Take the 2-minute tour ×
Stack Overflow is a question and answer site for professional and enthusiast programmers. It's 100% free, no registration required.

I'm looking to sample from a texture along a circular arc in a fragment shader. That kind of rules out recursive methods such as this.

I have come up with a few different ways to accomplish this: Two that seem the most reasonable are (Given start position p, center c, radius r = length(c-p), angle (arc extent) theta in radians and N positions):

1) Rotate the vector p-c about c by theta/N, N times: This requires the construction of a rotation matrix which will be repeatedly used: cost is two trig functions, N 2x2 matrix multiplies, N or so vector subtractions

2) Find the chord length of one segment traversing a sector: Its length is 2*r*sin(theta/2). Once I have the first vector I can rotate it and add it to the previous position to "step along" my arc. The problem with this method is that I still don't know the expression to obtain the orientation of my length 2*r*sin(theta/2) vector. Even if I did I'd likely need trig functions to construct it. I still need to rotate it so that might require me to still build a rotation matrix. Ugh.

Are there other methods I could consider?

share|improve this question
Can you elaborate on what you mean by "sample ... along a circular arc"? Would you be sampling in a circle (or portion of a circle) around each pixel? And would the arc be the same for every pixel (same angle and/or radius)? Or something else? Also, why are you trying to do this? Are you by any chance trying to produce a radial blur? –  user1118321 Jan 17 '12 at 4:21
I'll not reveal exactly what it is i'm doing. Hopefully you'll see it in a game someday. As for a radial blur, acceptable results are usually obtained by sampling along a line. –  Steven Lu Jan 17 '12 at 19:03
It is more of a curved blur. A blur that follows the motion of a rigid object, to be exact, and it is a linear combination of a circular motion about a fixed center (rotation) and linear motion –  Steven Lu Feb 13 '13 at 20:33

1 Answer 1

up vote 2 down vote accepted

I think that once you start using circles and angles you are bound to have a couple of trig calls. Given that, the first method seems OK. I'd only note that I do not see the need for 2D matrix multiplies as such if act iteratively on the points.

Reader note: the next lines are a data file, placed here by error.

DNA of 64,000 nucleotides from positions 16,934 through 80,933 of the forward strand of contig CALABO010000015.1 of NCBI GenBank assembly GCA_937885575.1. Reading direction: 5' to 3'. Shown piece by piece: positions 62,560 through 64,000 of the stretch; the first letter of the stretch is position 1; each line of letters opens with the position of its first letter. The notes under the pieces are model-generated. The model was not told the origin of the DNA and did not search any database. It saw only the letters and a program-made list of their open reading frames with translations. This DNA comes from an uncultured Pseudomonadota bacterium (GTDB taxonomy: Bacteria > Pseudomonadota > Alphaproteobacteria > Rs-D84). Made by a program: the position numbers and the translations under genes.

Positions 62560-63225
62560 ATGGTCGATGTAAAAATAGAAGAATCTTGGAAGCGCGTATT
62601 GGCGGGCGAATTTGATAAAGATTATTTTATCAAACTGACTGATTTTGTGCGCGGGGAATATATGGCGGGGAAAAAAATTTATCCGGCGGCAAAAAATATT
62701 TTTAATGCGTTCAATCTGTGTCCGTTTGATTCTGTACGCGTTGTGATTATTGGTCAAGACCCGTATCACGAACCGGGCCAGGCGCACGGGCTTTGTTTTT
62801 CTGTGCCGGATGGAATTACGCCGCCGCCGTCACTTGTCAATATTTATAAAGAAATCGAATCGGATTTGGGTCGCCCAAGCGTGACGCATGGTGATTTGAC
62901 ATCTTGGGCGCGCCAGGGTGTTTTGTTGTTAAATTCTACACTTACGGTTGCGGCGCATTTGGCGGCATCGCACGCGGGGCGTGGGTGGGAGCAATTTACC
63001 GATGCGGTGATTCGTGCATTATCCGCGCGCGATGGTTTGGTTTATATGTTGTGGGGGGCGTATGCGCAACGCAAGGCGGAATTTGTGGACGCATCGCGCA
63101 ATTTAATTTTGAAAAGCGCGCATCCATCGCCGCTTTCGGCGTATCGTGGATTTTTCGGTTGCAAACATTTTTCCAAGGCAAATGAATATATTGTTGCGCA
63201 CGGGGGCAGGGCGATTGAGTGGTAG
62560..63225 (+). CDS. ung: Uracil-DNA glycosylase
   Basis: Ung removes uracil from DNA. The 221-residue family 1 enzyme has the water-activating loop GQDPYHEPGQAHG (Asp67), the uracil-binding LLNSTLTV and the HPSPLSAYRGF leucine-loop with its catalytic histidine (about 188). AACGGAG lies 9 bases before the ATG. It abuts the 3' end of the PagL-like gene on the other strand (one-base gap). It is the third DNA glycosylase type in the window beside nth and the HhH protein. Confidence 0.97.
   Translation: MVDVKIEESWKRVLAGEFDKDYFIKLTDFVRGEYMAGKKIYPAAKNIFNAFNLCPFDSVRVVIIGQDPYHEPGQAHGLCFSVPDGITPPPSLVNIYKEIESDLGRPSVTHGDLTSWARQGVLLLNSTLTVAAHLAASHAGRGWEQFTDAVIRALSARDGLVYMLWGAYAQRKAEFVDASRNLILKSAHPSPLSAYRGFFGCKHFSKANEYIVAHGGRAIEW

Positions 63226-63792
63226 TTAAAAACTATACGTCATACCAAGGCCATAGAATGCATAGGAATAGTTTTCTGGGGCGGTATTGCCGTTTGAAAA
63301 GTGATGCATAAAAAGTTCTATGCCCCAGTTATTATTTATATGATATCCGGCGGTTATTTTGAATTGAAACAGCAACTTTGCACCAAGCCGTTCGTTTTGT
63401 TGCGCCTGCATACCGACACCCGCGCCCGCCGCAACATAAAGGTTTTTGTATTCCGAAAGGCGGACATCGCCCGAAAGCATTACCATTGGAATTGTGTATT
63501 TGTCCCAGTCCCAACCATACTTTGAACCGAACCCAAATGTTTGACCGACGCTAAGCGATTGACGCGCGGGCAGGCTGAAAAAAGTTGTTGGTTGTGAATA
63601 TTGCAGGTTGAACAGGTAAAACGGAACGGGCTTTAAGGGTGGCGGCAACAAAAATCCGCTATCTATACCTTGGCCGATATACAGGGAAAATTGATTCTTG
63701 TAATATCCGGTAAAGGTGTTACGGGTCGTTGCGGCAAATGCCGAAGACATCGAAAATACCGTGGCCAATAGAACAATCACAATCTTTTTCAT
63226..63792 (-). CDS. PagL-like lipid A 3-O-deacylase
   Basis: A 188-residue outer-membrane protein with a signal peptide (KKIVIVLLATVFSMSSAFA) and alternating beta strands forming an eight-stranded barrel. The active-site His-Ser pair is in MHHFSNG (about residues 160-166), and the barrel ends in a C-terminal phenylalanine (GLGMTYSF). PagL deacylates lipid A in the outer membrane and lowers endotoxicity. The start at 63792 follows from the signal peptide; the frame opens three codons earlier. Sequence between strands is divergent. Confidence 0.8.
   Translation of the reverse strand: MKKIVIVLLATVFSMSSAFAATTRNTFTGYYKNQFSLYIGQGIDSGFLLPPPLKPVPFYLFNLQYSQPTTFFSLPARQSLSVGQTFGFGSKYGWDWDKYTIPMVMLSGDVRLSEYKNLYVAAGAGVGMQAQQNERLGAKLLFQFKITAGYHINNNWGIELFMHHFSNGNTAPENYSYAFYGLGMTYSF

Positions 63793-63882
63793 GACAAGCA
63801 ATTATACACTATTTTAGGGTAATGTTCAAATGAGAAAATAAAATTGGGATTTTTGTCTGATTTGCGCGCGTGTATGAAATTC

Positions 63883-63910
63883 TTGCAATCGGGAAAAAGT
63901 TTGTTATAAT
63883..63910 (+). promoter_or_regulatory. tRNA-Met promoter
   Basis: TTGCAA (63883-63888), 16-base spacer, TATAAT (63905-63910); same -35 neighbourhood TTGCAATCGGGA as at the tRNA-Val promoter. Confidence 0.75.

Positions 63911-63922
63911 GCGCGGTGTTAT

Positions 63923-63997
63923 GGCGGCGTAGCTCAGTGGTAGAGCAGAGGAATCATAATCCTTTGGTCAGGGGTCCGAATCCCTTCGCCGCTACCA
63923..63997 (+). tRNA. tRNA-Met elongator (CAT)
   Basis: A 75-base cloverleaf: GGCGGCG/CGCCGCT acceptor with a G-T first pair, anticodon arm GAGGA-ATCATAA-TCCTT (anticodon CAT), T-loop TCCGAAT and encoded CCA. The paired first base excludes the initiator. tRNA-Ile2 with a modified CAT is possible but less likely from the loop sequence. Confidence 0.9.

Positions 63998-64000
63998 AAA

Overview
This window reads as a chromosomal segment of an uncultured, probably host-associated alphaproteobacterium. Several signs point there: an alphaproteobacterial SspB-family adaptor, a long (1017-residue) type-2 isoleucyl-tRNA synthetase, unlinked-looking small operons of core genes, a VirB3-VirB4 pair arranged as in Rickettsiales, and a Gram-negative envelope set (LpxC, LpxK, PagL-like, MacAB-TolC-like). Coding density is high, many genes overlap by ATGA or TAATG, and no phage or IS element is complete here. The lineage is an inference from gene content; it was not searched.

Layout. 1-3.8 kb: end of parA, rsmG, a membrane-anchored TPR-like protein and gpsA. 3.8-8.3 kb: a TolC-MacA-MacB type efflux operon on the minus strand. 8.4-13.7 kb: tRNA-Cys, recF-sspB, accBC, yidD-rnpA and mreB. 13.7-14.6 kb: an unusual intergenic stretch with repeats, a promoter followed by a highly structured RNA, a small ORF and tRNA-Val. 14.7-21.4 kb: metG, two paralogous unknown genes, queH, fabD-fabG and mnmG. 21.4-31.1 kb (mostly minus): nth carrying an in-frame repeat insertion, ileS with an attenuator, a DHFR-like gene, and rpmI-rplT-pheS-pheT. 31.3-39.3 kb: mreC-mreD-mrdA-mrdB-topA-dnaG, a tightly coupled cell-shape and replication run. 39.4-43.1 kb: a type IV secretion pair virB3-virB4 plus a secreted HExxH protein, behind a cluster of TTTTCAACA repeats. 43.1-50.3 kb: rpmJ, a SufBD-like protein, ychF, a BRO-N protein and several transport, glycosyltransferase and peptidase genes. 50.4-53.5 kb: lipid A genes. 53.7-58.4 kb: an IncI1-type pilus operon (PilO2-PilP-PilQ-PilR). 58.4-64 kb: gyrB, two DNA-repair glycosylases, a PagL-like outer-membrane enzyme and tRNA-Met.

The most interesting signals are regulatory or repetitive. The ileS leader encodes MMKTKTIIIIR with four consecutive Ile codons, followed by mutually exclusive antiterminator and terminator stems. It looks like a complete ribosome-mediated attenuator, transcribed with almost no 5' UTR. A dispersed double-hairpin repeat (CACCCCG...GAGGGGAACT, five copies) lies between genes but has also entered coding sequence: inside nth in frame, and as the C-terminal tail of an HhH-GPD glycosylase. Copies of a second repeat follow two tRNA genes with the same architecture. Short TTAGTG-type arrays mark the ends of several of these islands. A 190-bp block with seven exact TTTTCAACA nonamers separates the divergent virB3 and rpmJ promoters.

void f(float cx, float cy, float px, float py, float theta, int N)
    float dx = px - cx;
    float dy = py - cy;
    float r2 = dx * dx + dy * dy;
    float r = sqrt(r2);
    float ctheta = cos(theta/(N-1));
    float stheta = sin(theta/(N-1));
    std::cout << cx + dx << "," << cy + dy << std::endl;
    for(int i = 1; i != N; ++i)
        float dxtemp = ctheta * dx - stheta * dy;
        dy = stheta * dx + ctheta * dy;
        dx = dxtemp;
        std::cout << cx + dx << "," << cy + dy << std::endl;

Given large N, you might find that some errors accumulate here. Given some assumptions around N and theta you might be able to make some small angle approximations for the trig.

Summary: If you want the specified number of points and are using arcs, I cannot see that you are really going to find a way to do much less computation than something close to option 1).

share|improve this answer
Seems to me like this is performing the same operations as a rotation matrix multiplication would. I reckon doing the matrix mult should be faster on the hardware. I figured if I know my value of N and theta to begin with I can generate the matrix in the vertex shader. Thanks though. –  Steven Lu Jan 17 '12 at 19:11
Yep this works. Performance is amazing also. –  Steven Lu Jan 20 '12 at 5:17
Fine! Fast and can even be made faster in cases where tens or thousands of arcs are drawn eg. rounded corners in polygons. I implemented a version where c/sthetas are calculated outside that function for full circle (angles 0-2PI) and implemented custom stopping criterion: drawing is started from px,py as normally, but there is also end coord ex, ey and the exit occurs when current x is more or less than ex (different behavior in upper and lower half). I added also CCW/CW functionality (essential in polygon drawing, there can be holes:). Thanks for this snippet! –  Timo Feb 11 '13 at 18:55

Your Answer


By posting your answer, you agree to the privacy policy and terms of service.

Not the answer you're looking for? Browse other questions tagged or ask your own question.